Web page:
Crysis 3's new emphasis on stealth.
Look back to Crysis 2 for a lesson in augmentation. That game was as much the Nanosuit 2's story, a tale of increased speed, strength, and that tactical option of eavesdropping, as it was about losing a city. In Crysis 2, Crytek gave you the technology to fight an alien force invading New York City.
Crysis 3 on the other hand is a Darwinian ode about adapting to survive a place that has out-evolved you.
New York City has transformed. The city is encased in a giant Nanodome by the corrupted CELL Corporation who leaves it to grow over as a wasteland of swamps and strange rainforest terrain. Chinatown is over the horizon and it's in shambles. The area is an apparent ghost town that hints at the New York of the previous game, and while the buildings are still there they've cracked, eroded, and gone sour-green after years of Mother Nature taking her toll. This game takes place roughly twenty years after the last.
Alongside that backdrop is a plot that hinges on learning how to survive these alien surroundings. And it connects deeply with Crytek's choice of weapons.
A plot that hinges on learning how to survive...
Crysis 3 is Prophet's story, as recently revealed in the studio's first teaser for the game. A composite bow has been added to his arsenal and can be used in stealth without breaking him out of a hidden stance. This suggests a stronger focus on stealth tactics for the studio, but also the importance of new weapons to the Crysis storyline.
Crytek's strategy for the third in the series is to tie everything back to a singular theme: the hunt. It's maybe strange territory for a game that shares DNA with one as open sandbox as Crysis, but the shift to a more choreographed sandbox environment in Crysis 2 hinted at where the series could really end up. Now even the weapons have to relate to the narrative.
"We don't want to fall into a trap of developing tenuous old rifles. It needs to tie into the fiction. Its theme is of a hunter, so it is a no-brainer to give him a bow. We didn't want to create weaponry that was simply different than in previous iterations of the game, we wanted to build a narrative around it – about being the hunter," explains senior creative director Rasmus Hojengaard.
"Prophet has been held back before," he adds. "Now his whole tonality seemed like the right thing to follow up on [in this game]."
And it's true, Prophet has the movement of a hunter. Combat in the gameplay demo that's played echoes the stalking of prey. We're shown how stealth forms the basis of both his composite bow and melee kills, and how he carefully works around enemies while hidden before he attacks. And with the bow encouraging more stealthy combat this time around, a cat-and-mouse undertone emerges out of the belly of the game.
This is Crytek's "AAA" take on gameplay, short for Assess, Adapt, Attack. Prophet will spot an enemy, then identify their threat level and weapon before deciding on his next move.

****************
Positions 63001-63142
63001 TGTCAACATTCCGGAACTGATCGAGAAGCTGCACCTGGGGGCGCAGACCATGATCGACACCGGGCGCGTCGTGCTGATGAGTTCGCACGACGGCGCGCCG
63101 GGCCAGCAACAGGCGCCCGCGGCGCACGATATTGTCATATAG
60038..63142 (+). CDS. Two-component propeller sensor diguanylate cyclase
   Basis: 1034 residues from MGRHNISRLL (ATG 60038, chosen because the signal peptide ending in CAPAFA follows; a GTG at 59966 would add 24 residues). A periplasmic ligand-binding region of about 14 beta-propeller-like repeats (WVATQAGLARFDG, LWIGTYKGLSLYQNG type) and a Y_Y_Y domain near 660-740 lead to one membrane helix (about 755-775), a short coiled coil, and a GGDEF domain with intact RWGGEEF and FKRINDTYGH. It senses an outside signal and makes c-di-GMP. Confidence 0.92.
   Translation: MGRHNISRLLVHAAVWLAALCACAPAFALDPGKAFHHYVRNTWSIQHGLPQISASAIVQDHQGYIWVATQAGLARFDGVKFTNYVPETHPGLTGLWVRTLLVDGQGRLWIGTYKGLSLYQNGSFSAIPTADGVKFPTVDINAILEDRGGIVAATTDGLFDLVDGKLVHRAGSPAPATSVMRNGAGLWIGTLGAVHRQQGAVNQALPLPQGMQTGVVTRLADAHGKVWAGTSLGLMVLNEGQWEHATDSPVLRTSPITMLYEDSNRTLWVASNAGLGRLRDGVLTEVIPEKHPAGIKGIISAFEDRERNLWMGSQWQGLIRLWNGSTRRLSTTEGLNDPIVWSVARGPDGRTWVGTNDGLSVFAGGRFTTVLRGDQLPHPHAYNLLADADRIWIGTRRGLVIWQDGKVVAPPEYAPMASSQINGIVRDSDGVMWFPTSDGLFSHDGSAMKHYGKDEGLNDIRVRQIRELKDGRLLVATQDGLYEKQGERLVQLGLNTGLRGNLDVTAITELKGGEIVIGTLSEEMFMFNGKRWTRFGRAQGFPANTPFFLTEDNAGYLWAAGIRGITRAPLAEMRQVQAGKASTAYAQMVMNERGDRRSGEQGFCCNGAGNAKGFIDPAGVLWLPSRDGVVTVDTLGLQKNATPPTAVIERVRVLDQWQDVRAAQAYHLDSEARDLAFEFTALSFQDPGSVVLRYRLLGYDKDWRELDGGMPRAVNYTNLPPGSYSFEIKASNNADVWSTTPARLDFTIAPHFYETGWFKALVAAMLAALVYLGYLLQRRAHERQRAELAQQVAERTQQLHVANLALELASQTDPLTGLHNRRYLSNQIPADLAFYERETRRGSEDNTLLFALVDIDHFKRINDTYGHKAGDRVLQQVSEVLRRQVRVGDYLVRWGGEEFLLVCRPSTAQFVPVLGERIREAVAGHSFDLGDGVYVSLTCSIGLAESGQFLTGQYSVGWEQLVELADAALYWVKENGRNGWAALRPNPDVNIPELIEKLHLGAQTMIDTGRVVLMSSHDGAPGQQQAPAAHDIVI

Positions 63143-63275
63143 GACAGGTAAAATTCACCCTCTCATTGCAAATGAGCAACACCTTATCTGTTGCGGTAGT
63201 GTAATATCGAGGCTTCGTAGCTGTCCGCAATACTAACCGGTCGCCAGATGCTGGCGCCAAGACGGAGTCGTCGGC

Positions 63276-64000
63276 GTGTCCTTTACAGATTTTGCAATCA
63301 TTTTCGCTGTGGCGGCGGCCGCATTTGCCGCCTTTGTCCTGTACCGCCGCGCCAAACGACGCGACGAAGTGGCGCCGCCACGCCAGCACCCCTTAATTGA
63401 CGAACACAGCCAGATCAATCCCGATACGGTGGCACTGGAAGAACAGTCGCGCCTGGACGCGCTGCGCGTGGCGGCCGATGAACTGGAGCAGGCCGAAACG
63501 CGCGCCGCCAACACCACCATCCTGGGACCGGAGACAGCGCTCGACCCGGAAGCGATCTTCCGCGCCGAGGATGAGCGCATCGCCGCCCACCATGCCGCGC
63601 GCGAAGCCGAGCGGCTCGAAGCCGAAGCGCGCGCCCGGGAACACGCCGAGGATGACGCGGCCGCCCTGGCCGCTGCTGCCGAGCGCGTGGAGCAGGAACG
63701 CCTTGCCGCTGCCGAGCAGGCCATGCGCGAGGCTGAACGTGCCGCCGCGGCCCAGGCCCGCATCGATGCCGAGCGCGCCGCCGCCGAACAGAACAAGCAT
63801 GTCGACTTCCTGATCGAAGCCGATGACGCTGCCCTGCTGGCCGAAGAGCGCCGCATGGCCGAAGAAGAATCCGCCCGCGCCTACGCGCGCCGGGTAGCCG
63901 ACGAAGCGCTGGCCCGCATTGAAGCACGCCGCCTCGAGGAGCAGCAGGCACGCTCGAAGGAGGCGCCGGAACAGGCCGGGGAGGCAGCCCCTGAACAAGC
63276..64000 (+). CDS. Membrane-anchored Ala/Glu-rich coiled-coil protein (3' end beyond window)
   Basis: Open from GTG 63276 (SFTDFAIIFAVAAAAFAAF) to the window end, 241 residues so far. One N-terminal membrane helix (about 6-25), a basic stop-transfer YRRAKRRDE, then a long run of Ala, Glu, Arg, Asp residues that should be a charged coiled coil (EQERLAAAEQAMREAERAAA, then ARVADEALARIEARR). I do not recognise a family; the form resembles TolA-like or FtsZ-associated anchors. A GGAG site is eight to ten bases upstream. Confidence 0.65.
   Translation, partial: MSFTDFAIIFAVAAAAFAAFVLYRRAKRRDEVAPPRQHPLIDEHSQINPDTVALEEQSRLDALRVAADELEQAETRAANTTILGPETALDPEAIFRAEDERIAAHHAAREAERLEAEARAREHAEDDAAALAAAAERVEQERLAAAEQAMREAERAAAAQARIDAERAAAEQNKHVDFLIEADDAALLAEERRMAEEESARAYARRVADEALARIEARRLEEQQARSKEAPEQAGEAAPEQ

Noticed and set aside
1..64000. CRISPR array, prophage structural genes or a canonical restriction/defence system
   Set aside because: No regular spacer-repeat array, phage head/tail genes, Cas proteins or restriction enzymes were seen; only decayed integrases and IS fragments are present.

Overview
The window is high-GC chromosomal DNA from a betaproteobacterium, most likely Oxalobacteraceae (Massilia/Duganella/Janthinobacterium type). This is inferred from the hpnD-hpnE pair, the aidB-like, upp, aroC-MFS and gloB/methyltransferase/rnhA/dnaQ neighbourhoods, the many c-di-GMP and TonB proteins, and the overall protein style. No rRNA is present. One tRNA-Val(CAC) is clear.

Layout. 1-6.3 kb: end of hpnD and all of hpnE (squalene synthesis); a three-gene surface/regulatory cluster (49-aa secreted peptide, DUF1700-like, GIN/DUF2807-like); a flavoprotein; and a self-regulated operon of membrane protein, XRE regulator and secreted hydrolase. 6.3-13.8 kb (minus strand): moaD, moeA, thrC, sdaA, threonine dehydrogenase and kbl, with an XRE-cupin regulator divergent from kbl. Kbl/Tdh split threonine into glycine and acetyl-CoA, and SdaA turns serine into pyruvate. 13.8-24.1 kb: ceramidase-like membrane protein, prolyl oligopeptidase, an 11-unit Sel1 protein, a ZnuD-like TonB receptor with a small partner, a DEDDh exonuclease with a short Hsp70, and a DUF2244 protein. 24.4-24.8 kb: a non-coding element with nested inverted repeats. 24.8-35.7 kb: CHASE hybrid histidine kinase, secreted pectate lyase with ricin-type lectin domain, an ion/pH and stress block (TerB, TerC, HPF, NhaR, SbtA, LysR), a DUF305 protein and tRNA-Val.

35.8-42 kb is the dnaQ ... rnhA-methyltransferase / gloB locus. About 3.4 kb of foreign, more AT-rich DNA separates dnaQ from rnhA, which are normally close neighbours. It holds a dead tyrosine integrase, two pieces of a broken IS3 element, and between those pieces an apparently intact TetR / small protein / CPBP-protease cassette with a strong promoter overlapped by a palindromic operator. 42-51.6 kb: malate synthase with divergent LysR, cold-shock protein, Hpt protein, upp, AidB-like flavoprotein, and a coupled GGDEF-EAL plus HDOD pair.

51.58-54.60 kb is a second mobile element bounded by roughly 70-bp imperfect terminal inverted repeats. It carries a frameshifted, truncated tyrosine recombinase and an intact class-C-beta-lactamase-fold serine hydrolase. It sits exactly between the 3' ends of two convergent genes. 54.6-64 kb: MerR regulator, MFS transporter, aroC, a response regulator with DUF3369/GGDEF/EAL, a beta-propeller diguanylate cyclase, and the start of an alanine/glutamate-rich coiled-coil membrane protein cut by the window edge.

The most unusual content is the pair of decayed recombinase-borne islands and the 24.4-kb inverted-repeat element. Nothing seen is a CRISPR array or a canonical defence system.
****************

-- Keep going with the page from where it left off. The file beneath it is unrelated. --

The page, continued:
A Ceph Stalker is shown to us in the foreground of our demo about a minute in. His back is turned as if begging to be drawn into combat but, instead of pointing out the obvious, Hojengaard points to the side of the screen, toward a pond humming with dragonflies where Prophet stands undetected. It's a minute detail that leaves most of the crowd shifting in disinterest but this is the kind of passing detail that speaks to where the studio's head is.
The game is the result of a learning process that began with the original Crysis and that's affected their philosophy of how Crytek attacks the series from a development standpoint.
"It's a mixture of both Crisis 1 and Crysis 2. That wasn't the original goal but we're reaping the results of that. Now we feel like we found the right recipe," says Hojengaard.
...A mixture of both Crysis titles
He's referring to how the game is structured this time around. The studio looked at the open qualities of the first game and the more structured tones of its sequel, and the result, he says, is Crysis 3 which sits somewhere in between. He likens this to pearls on a string, where users are funneled through corridors of narrative before they reach larger open-ended environments that ask them to put some use to their free will.
"It's a combination of linear and sandbox gameplay. If you want the player to have massive Michael Bay moments then don't put the player in a sandbox and say 'Go find it!'"
But it's Prophet and his shifted reliance on stealth that bring the most significant changes to the game. One example is a new enemy, a Seeker, which floats mid-air; a spherical shell designed to detect and de-stealth Prophet. Sure, the dragonflies are nice but this is a change in ecosystem on a macro-level that gives one of the game's marketing taglines – the hunted becomes the hunter – some genuine depth.
Even outside of stealth, Prophet's new abilities build around less in-your-face methods of combat. The tools of his enemies can be re-programmed from afar and used against them. Hacking, we're promised, will feature prominently in the game and will carry its own place in the story.
"Hacking has a huge arc that ties through the game. In development, in designing these new features, avoiding arbitrary decisions is the key."
Shoot 500 rounds per second.
While studio remains mum about whether Prophet's suit will offer up new abilities, we're shown he can now wield enemy weapons first-hand. One of which, the Typhoon, will shoot 500 rounds per second. Another can be used to hurl plasma missiles and grenades.
This suggests a new kind of Crysis. This time Crytek emphasizes exactly what is possible when fighting from the sidelines, ten meters out in the comfort of a hacking terminal, or directly behind an enemy, undetected. Crysis 3, it seems, offers new ways to attack old problems.